BEIJING (Reuters): Chinese President Xi Jinping launched a new international development bank seen as a rival to the US-led World Bank at a lavish ceremony on Saturday, as Beijing seeks to change the unwritten rules of global development finance.
Despite opposition from Washington, US allies including Australia, Britain, German, Italy, the Philippines and South Korea have agreed to join the Asian Infrastructure Investment Bank (AIIB) in recognition of China’s growing economic clout.
“Asia’s financing needs for basic infrastructure are absolutely enormous,” Xi said in a speech at the launch, adding the bank would aim to invest in projects that were ‘high-quality, low-cost’.
Chinese Premier Li Keqiang speaks during the Inaugural Meeting of the Board of Governors of the Asian Infrastructure Investment Bank (AIIB) in Beijing, China, 16 January – REUTERS
In order for Asia to continue to be the most dynamic region for global growth, it needs to invest in infrastructure and connectivity, Premier Li Keqiang said, during the afternoon session of the opening ceremony.
The AIIB is expected to lend $ 10 billion-$ 15 billion a year for the first five or six years and will start operations in the second quarter of 2016.
“We already have a very good pipeline of co-financing projects (with other international development banks) and stand alone projects,” Jin Liqun, AIIB president, told journalists on Sunday, adding that while loans would be made in US dollars, the bank may raise capital in other currencies including the euro and yuan.
Luxembourg Finance Minister Pierre Gramegna said the establishment of the AIIB was ‘further proof of the rebalancing of the world economy’.
A successful AIIB that sets itself apart from the World Bank and the International Monetary Fund (IMF) would be a diplomatic triumph for China, which opposes a global financial order it says is dominated by the United States and does not adequately represent developing nations.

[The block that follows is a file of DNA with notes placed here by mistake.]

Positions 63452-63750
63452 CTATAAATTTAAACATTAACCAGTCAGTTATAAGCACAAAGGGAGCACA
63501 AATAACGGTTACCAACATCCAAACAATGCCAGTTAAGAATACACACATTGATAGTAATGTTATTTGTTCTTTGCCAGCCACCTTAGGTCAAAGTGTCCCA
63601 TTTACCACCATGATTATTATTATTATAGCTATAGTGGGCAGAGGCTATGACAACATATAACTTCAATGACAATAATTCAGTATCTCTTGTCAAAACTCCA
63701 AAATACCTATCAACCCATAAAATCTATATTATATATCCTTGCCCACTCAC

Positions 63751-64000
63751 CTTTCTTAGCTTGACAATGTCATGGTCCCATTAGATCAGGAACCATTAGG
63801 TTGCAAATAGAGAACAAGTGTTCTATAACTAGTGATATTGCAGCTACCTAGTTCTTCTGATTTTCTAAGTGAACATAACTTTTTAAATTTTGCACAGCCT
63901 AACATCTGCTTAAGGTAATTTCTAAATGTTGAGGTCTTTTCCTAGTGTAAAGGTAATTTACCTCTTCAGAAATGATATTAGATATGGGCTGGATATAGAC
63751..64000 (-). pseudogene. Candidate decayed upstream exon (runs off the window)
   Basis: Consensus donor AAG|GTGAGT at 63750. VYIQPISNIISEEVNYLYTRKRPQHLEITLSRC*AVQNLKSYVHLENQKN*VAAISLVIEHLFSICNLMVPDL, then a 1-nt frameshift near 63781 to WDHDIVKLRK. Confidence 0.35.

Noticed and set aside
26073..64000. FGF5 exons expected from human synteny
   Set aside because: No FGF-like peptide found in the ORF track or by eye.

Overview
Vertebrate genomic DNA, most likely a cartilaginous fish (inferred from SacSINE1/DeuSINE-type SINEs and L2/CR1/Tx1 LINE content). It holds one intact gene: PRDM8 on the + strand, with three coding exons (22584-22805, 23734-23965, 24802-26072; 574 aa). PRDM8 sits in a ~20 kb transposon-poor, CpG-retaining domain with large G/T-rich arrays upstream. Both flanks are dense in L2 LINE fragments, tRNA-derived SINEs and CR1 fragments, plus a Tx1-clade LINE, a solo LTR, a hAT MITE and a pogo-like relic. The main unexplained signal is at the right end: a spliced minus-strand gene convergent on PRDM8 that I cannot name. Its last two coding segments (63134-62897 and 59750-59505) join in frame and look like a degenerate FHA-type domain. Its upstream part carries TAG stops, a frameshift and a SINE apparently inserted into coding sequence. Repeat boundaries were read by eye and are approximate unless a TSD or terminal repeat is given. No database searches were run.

The bank will have an internal department focused on compliance and integrity that reports directly to the bank’s board, Jin said on Sunday.
Developing a good corporate culture that holds its staff to high standards was “far more important than just making loans,” he said.
The AIIB will require projects to be legally transparent and protect social and environmental interests, but it will not force borrowers to adopt the kind of free-market practices favoured by the IMF, sources have told Reuters.
By not insisting on some free market economic policies recommended by the World Bank, the AIIB is likely to avoid the criticism levelled against its rivals, which some say impose unreasonable demands on borrowers.
It could also help Beijing stamp its mark on a bank regarded by some in the government as a political as much as an economic project.
30 founding countries that hold over 74% of shares in the bank have ratified the AIIB agreement and the remaining countries have until the end of the year to complete the membership process, Jin said on Sunday.
Baikuntha Aryal, joint secretary at Nepal’s Ministry of Finance, said the Himalayan country was hoping the AIIB would fund roads, hydropower and urban development projects.
“The AIIB is specifically for infrastructure so we see it as a supplement to projects in Nepal funded by the ADB (Asian Development Bank) and World Bank,” he said.
China has an initial subscription of $ 29.78 billion in authorised capital stock in the AIIB, out of a total of $ 100 billion. It invested another $ 50 million on Saturday
Ravi K at inaugural meeting of Board of Governors of Asian Infrastructure Investment Bank
The Board of Governors of the Asian Infrastructure Investment Bank (AIIB) held its inaugural meeting on 16 January in Beijing under the aegis of Chinese President Xi Jinping.
Finance Minister Ravi Karunanayake represented Sri Lanka at this inaugural meeting.
Finance Ministers and financial experts from 57 regional and non-regional Prospective Founding Members of the bank attended the inaugural meeting of the Board of Governors which was due to end yesterday (18).
The meeting was of special significance to Sri Lanka as it presented another opportunity to showcase the country’s development potential to the international community. At the meeting of the Board of Governors, it was also agreed to explore the possibility of extending assistance to new development initiatives of Sri Lanka.
On the sidelines of the meeting, Minister Ravi Karunanayake held separate meetings with finance ministers of several countries who took part in the Board of Governors meeting and their discussions mainly focused on the economic development plans of Sri Lanka.
The AIIB, proposed as an initiative by the government of China, was established as a new multilateral financial institution aimed at providing financial support for infrastructure development and regional connectivity in Asia.
On the sidelines of the AIIB’s inaugural meeting of the Board of Governors, Finance Minister Ravi Karunanayake held discussions with several of his counterparts.